Date of Graduation


Document Type


Degree Type



Statler College of Engineering and Mineral Resources


Mining Engineering

Committee Chair

Christopher Bise.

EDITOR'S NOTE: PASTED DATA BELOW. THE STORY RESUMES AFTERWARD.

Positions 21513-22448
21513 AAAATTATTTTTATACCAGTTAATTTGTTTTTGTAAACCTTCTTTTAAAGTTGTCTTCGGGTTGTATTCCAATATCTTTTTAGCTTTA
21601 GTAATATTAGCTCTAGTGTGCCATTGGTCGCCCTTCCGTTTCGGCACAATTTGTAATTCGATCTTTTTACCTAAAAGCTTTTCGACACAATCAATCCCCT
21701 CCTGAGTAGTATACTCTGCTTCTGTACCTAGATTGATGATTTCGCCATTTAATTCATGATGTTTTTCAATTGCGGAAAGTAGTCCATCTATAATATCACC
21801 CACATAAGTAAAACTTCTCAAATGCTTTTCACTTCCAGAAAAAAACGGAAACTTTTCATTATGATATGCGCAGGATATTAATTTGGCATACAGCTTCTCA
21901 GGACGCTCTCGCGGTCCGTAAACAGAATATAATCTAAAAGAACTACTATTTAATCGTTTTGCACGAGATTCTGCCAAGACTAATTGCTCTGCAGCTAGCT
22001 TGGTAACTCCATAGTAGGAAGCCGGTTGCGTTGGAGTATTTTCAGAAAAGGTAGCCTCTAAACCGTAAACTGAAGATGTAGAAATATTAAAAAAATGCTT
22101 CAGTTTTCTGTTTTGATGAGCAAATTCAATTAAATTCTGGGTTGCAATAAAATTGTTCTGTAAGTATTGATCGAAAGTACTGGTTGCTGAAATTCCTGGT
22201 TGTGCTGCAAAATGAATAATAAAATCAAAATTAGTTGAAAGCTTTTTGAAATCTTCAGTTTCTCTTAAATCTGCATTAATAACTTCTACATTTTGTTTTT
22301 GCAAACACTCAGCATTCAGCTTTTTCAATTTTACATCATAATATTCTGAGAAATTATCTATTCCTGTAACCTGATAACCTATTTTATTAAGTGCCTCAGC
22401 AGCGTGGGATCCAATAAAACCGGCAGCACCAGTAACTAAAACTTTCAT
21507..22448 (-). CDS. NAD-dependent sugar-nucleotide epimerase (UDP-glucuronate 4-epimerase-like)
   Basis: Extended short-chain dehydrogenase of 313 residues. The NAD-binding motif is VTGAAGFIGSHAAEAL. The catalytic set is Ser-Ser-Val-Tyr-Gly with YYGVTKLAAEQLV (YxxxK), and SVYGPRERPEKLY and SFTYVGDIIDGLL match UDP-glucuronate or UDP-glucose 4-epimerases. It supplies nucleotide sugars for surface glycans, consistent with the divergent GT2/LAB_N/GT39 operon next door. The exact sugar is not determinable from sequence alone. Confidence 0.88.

Central Appalachian coal reserves are a valuable natural resource in high demand, both domestically and internationally. The need for this resource necessitates recovery a high percentage of the coal reserves. The mining technique that is most often utilized to extract Central Appalachian coal at high recovery rates involves the development of entries and cross-cuts within the coal seam and the subsequent removal of the coal pillars that remain. The practice of extracting coal pillars is commonly referred to as pillaring or retreat mining.;The problem associated with pillar extraction is the additional safety risk posed to miners during pillar extraction. This thesis, will investigate the application of pillaring in Central Appalachia, and based on this investigation, develop a risk management-based strategy that targets personnel performance-based risk, in order to improve the ability of safety trainers to tailor training programs to the needs of pillaring sections.;Several conclusions have been determined in this thesis. Although pillaring has its roots in antiquated mining methods, current technology and mining practices have made this form of mining highly modernized. This modernization of the pillaring process has made great strides towards improving safety. However, current fatality trends suggest that work still needs to be done to control the residual risk that is not controlled by modern machinery and mining practices. Fatalities and accidents almost always have a personnel performance related component. These performances that have been identified in previous fatal accidents are still commonly observed in Central Appalachia. The risk management based strategy developed in this thesis can successfully identify and quantify risk associated with personnel performance. This ability to quantitatively assess performance based risk can have a significant impact on the ability of safety managers to train the workforce, and therefore, should have a positive impact on pillaring safety in Central Appalachia.